Where Mary gets rather opinionated.
The dust settled and Mary looked about her. “What was that?” she asked in disbelief. “I don’t think I’ve ever seen so many cows in one place.”
“Cattle,” Marshall corrected. “When you have that many animals, cattle.”
“I don’t care what you call it was like a veritable field of cow— cattle,” she corrected herself.
“A stampede. Probably a cattle drive gotten out of hand,” Hanska said.
“Wherever are they driving them to?”
“Kansas City, most likely.”
“Where did they come from?” Mary continued her torrent of questions.
“Cattle come from all over,” Hanska started. “Ranchers have taken over this land. When I was a child, this land was the buffalo. Buffalo as far as the eye could see. And now you don’t see any. Killed off and replaced by cows.”
“Cattle,” Marshall grumbled.
“Cattle, cows same thing. Big smelly, massive animals,” Mary stated.
“Cattle smell worse than buffalo, they smell like the land. The land smells like them.”
“Land smells like dirt and earth, not beast and excrement,” Mary crinkled up her nose. “Those creatures make Kim here smell positively like daisies in comparison.”
Hanska, still perched on top of Kim’s back, chuckled, “I don’t think anyone has ever accused Kimimela of smelling like flowers. But I am sure she will appreciate the thought.”
Mary leaned back and placed a hand against the tric. She never thought she would compare one of the giant beasts to flowers before either. She smiled. “Kim is special.”
“Kim is special because you’ve taken the time to get to know her. Not all saurans are scary.” Marshall said.
Mary crossed her arms and looked up to him. “Yes, they are. Kim is scary. Maybe she’s less scary because I’ve gotten to know her. She could still stomp on me. She could still skewer me. She could still sit on me. She is still scary.”
Marshall shook his head, “You definitely have your opinion.”
“I do. And my opinion is that animals are smelly.”
“People are animals, are you saying people smell?”
“I do not smell,” Mary protested.
Marshall tapped the side of his nose. “However, it’s not problematic.”
Uncertain what to say to that, Mary stomped over to the opposite side of Kim.
She looked out across the plains, half trampled by the raging bovine stampede.
“You know, I didn’t don’t think I saw any cowboys,” Mary pondered.
“How did you see anything?” Marshall said from the other side of the sauran.
“You didn’t see anything. You were tucked up underneath Kim,” Mary said, tartly.
“Of course, I was tucked up underneath Kim. Safest place to be.”
“I think we were safe enough on top of Kim. You’re right. I didn’t see any cowboys either. That stampede was out of control. That proves white man can’t control everything there is,” Hanska scoffed.
“They certainly do try,” Mary agreed.
“Hey, what’s that supposed to mean?” Marshall was indignant.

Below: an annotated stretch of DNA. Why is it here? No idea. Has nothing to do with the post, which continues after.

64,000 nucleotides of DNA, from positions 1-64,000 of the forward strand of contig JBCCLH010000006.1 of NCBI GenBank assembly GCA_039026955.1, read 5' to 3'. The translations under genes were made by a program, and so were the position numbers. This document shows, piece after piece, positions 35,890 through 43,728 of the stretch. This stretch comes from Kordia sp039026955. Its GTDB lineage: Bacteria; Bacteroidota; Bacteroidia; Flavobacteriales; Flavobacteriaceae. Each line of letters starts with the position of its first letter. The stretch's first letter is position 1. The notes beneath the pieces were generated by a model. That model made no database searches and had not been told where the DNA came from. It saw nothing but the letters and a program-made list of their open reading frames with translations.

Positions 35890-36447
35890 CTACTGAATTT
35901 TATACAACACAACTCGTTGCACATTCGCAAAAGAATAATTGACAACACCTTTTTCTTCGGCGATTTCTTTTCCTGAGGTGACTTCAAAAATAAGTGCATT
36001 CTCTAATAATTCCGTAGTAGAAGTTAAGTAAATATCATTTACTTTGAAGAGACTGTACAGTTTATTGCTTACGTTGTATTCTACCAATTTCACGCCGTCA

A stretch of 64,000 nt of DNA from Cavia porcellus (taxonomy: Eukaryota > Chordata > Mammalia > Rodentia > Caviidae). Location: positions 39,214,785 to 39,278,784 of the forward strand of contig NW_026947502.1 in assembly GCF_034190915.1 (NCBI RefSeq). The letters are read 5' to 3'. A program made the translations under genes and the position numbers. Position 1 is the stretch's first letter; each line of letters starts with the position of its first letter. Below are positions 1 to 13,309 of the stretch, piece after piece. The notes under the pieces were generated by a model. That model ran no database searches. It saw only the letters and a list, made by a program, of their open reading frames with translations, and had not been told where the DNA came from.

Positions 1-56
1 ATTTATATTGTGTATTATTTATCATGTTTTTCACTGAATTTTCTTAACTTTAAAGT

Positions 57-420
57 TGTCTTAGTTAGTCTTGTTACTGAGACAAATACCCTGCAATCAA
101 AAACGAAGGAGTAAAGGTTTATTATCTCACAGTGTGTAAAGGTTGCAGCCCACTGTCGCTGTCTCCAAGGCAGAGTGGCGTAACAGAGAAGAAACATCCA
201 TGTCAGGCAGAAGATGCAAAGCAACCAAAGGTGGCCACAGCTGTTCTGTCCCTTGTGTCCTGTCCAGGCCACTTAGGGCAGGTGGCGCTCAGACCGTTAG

“Really? Really? You’re asking me? What’s that supposed to mean?” Sarcasm dripped from Mary’s lips.
“I think he was asking me. It was a rhetorical question,” Hanska answered.
“There is no such thing as a rhetorical question from a white man,” Mary made a definitive statement. “I don’t think I’ve ever met one who didn’t think he knew better or was in control of the situation. Mr. Hanska, I am pleased to say that you are different. And I am happy to have made your acquaintance and learned that fact.”
“I am glad to have proven that my people are different.”
“I don’t understand why or how you even know this man.” Mary gestured toward Marshall on the other side of the sauran. As if anyone was looking at her.
Marshall groaned. “Hanska saved me. I lived with his people. They took care of me.”
“What?” Mary asked in shock.
“That was a long time ago and it is a debt I will always owe them and never be able to repay.”
“Marshall has proven that he is not like other white men.”
“I beg to differ. Also, just like any other white man,” Mary paused, thinking about what she was going to say. She never realized she had had this opinion before. It was new to her. But she was determined that this was now her stance. “He showed up on the very day I received a telegram from my grandfather, another white man who, who thinks he can control me, who was trying to control me. Who is ruining my life.”
Mary kicked at a tuft of half trampled prairie grass.
“I think the only non-problematic white man I know is my brother in law. And the only reason he isn’t problematic is that he isn’t smart enough. No, he’s too stupid to know any better.”
“And you,” Mary continued. “You show up on the very day my grandfather ruined my life.”
“How did your grandfather ruin your life? Why do you say that? He’s in San Francisco. You were in Chicago.”
What perils will Mary face next on her journey to regaining the railway?
©2022 Lulu M Sylvian